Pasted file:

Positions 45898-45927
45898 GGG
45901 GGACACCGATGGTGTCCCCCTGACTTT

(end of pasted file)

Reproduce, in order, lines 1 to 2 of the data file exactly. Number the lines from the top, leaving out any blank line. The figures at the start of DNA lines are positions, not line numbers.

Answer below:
Positions 45898-45927
45898 GGG